Barley (Hordeum vulgare) was the first crop that was harvested. This took place around Passover time, which is celebrated in the early spring, around the months of March or April.

In Deuteronomy 8:8, barley was one of the special seven varieties that God promised that the Israelites would find in the land: "For the Lord your God is bringing you into a good land - a land with streams and pools of water, with springs flowing in the valleys and hills; a land with wheat and barley, vines and fig trees, pomegranates, olive oil and honey".

Barley

Barley PICTURE: Public domain.

 

The barley season begins with the bringing of the first barley offering to the Temple. This was called the bringing of the omer. The omer was a symbolic sheaf offering. It was forbidden to eat the new barley until the first omer was made.

The barley season begins with the bringing of the first barley offering to the Temple. This was called the bringing of the omer. The omer was a symbolic sheaf offering. It was forbidden to eat the new barley until the first omer was made.

The seven week (49 day) period from the barley harvest until the wheat harvest (from Passover to Shavuot), was known as the Counting of the Omer.

In the Bible, the plague of hail that struck Egypt was early enough to destroy the barley harvest but not the wheat crop. As it's recorded in Exodus 9:31: "The flax and seorah (barley) were destroyed, since the seorah (barley) had headed and the flax was in bloom. The wheat and spelt, however, were not destroyed, because they ripen later."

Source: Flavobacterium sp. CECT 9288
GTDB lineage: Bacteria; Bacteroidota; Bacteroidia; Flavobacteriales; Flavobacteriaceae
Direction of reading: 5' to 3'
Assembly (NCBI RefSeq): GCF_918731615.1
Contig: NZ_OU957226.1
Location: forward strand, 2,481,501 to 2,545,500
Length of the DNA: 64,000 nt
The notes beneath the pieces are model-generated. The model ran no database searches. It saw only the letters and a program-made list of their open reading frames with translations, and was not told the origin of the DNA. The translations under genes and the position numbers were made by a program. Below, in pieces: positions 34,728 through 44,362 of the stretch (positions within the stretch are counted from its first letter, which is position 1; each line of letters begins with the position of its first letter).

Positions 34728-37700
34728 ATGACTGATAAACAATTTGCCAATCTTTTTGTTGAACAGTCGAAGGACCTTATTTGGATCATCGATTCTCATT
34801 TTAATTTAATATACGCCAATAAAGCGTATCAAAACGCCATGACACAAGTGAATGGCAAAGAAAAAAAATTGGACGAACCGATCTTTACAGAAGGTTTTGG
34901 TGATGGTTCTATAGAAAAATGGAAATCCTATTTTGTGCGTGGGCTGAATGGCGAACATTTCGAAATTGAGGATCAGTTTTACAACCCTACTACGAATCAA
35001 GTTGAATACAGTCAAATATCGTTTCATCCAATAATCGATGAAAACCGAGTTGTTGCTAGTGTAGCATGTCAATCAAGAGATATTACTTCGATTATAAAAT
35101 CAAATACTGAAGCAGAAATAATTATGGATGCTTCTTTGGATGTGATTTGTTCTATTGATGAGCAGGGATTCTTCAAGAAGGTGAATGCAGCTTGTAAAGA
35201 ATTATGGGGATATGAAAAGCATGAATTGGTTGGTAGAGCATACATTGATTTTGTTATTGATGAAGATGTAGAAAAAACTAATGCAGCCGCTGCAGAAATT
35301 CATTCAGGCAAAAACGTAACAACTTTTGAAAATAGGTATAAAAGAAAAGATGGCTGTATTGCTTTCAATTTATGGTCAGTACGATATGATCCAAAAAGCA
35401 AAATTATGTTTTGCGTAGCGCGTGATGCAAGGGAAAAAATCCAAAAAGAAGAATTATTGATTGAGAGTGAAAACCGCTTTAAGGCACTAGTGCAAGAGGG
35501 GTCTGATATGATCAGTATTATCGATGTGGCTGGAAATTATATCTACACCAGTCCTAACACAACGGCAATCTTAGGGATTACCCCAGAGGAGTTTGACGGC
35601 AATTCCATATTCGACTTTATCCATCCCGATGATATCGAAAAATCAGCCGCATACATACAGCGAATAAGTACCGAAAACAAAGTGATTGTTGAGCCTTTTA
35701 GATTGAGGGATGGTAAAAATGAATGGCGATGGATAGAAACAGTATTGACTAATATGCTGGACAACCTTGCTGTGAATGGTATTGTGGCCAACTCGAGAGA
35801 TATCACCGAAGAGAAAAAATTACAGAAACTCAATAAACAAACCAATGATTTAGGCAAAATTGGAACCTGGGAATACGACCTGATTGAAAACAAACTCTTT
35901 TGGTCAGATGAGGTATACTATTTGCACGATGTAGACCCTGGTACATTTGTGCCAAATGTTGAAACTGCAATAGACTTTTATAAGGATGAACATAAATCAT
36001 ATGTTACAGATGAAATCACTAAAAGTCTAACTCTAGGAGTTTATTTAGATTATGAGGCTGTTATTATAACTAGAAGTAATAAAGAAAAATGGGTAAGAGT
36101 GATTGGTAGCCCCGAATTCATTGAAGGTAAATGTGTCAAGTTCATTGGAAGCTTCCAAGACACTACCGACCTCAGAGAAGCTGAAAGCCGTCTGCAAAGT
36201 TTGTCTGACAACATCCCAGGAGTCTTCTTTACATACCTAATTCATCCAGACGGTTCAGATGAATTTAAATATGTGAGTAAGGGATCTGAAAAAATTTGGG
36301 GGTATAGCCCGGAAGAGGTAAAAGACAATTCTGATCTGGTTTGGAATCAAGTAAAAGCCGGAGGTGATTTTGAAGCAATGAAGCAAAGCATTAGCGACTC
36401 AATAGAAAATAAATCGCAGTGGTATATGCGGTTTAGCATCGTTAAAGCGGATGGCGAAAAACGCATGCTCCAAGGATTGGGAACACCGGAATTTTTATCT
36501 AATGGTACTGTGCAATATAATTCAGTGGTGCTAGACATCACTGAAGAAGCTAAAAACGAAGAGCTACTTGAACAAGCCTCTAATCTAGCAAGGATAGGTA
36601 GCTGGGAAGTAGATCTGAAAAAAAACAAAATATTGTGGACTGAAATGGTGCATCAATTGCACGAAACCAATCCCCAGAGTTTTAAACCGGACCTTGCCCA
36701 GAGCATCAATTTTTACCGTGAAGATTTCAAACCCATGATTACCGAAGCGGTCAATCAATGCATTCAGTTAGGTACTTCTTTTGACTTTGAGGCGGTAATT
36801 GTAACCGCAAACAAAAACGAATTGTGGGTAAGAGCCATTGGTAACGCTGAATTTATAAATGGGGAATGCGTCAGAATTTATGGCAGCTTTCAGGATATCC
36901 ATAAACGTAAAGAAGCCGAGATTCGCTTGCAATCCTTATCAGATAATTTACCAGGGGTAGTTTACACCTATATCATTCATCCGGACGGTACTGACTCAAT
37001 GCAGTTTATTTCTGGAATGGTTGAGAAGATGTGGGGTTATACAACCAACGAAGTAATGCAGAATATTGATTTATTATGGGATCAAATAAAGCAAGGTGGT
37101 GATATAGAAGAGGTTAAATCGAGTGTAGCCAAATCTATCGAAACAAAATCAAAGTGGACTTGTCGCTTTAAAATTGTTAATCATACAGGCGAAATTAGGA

In the story of Ruth and Naomi, Naomi returns to Bethlehem with Ruth at the beginning of the barley harvest. Later Ruth goes out into the harvest to glean what has been left by the reapers, and it was while doing this, that she met her future husband Boaz.

"So Naomi returned, and Ruth the Moabitess, her daughter-in-law, with her, who returned out of the country of Moab: and they came to Bethlehem...”

What are the differences between wheat and barley? At harvest time wheat seed is a different colour to barley; wheat has a brown or golden tinge to it, whereas barley has a more yellow-white hue. Barley has a longer awn, or what is commonly called a ‘beard”, than wheat. Barley is easier to cook with, because wheat needs to be milled (that is, it must be ground down to flour). Wheat tends to be used more in the making of bread.

Wheat is also more nutritional than barley, but more expensive. In II Kings 7:16, wheat is recorded as being twice as expensive as barley. I Kings 4:28 also indicates the poor value that was attached to barley with it used for feeding Solomon’s horses; wheat was not.

Barley was also to be used in the meal offerings as Numbers 5:15 records: "[T]hen the man shall bring his wife to the priest, and shall bring her offering for her: the tenth part of an ephah of barley meal. He shall pour no oil on it, nor put frankincense on it, for it is a meal offering of jealousy, a meal offering of memorial, bringing iniquity to memory."

The Bible also tells us that barley was baked into cakes and bread. 
 
"Gideon arrived just as a man was telling a friend his dream. 'I had a dream,' he was saying. 'A round loaf of barley bread came tumbling into the Midianite camp. It struck the tent with such force that the tent overturned and collapsed'." - Judges 7:13
 
The prophet Ezekiel, meanwhile, was told by God to make and eat barley cakes, while he acted out a parable illustrating the future captivity of the people.
 
"Take wheat and barley, beans and lentils, millet and spelt; put them in a storage jar and use them to make bread for yourself. You are to eat it during the 390 days you lie on your side. Weigh out twenty shekels of food to eat each day and eat it at set times...Eat the food as you would a barley cake; bake it in the sight of the people..." - Ezekiel 4: 9-12

In the New Testament the boy with five barley loaves is used to feed a multitude (John 6:1-13).

This is an edited excerpt from Alvin Johnson's iBook 'Biblical Flora', 2017. The book is available for free download on iTunes. A teacher's edition is also available for purchase.